(5) If restraints are ordered, the court shall make specific and individualized findings of fact in support of the order and the least restrictive restraints shall be used. Any restraints shall allow the child limited movement of his or her hands to read and handle documents and writings necessary to the hearing.
(6) Under no circumstances should a child be restrained using fixed restraints to a wall, floor, or furniture.
(c) Absence of the Child. If the child is present at the beginning of a hearing and during the progress of the hearing voluntarily absents himself or herself from the presence of the court without leave of the court, or is removed from the presence of the court because of disruptive conduct during the hearing, the hearing shall not be postponed or delayed, but shall proceed in all respects as if the child were present in court at all times.
(d) Invoking the Rule. Prior to the examination of any witness the court may, and on the request of any party in an adjudicatory hearing shall, exclude all other witnesses. The court may cause witnesses to be kept separate and to be prevented from communicating with each other until all are examined.
(e) Conducting Hearings. Except as otherwise provided in these rules, proceedings must be conducted as follows.
(1) Evidentiary proceedings must be conducted in person unless the parties agree that a proceeding should be conducted remotely or conducted in a hybrid format, or the court so orders upon good cause shown.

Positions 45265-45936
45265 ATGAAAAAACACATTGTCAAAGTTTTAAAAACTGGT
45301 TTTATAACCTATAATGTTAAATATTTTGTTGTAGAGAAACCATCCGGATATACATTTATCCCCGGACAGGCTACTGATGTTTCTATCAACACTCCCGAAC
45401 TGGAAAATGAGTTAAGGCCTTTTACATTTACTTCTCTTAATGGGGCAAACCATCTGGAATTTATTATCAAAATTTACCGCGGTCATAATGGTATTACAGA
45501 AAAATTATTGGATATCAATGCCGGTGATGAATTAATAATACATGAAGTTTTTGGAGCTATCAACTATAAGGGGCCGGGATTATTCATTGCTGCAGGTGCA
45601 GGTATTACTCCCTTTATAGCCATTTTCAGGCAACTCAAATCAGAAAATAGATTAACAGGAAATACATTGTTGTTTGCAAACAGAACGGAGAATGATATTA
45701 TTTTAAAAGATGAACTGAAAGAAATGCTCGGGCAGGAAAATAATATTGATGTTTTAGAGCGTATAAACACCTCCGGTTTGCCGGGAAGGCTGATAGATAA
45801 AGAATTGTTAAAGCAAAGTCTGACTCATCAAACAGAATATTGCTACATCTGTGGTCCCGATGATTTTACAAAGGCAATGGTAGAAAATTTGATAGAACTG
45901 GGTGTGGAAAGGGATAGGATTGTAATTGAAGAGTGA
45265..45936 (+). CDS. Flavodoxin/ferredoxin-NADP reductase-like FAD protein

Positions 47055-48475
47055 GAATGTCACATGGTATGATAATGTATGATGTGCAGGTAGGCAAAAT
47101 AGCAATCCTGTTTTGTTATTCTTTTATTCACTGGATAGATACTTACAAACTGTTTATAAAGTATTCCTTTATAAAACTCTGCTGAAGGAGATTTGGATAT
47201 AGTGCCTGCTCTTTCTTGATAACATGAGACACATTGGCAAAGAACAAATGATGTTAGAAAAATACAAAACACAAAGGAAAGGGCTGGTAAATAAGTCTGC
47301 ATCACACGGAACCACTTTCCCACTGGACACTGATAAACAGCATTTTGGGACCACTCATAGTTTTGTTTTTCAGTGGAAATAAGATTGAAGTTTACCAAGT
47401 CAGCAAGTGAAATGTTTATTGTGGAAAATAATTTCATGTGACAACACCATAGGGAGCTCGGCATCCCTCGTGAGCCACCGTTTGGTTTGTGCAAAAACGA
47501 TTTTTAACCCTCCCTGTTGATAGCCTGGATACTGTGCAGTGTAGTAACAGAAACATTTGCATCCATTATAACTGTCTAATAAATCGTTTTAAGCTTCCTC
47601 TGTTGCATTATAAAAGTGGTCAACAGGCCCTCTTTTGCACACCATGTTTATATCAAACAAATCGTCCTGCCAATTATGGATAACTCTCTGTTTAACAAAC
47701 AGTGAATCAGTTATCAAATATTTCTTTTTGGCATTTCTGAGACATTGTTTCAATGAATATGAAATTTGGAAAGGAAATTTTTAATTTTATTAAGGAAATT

(2) All other proceedings may be conducted remotely or in a hybrid format upon agreement of the parties or by court order unless good cause is otherwise shown.
(3) The court may consider the following factors in determining whether good cause exists: the consent of the parties, the time-sensitivity of the matter, the nature of the relief sought, the resources of the parties, the anticipated duration of the testimony, the need and ability to review and identify documents during testimony, the probative value of the testimony, the geographic location of the witnesses, the cost and inconvenience in requiring the physical presence of the witnesses, the need for confrontation of the witnesses, the need to observe the demeanor of the witnesses, the potential for unfair surprise, and any other matter relevant to the request.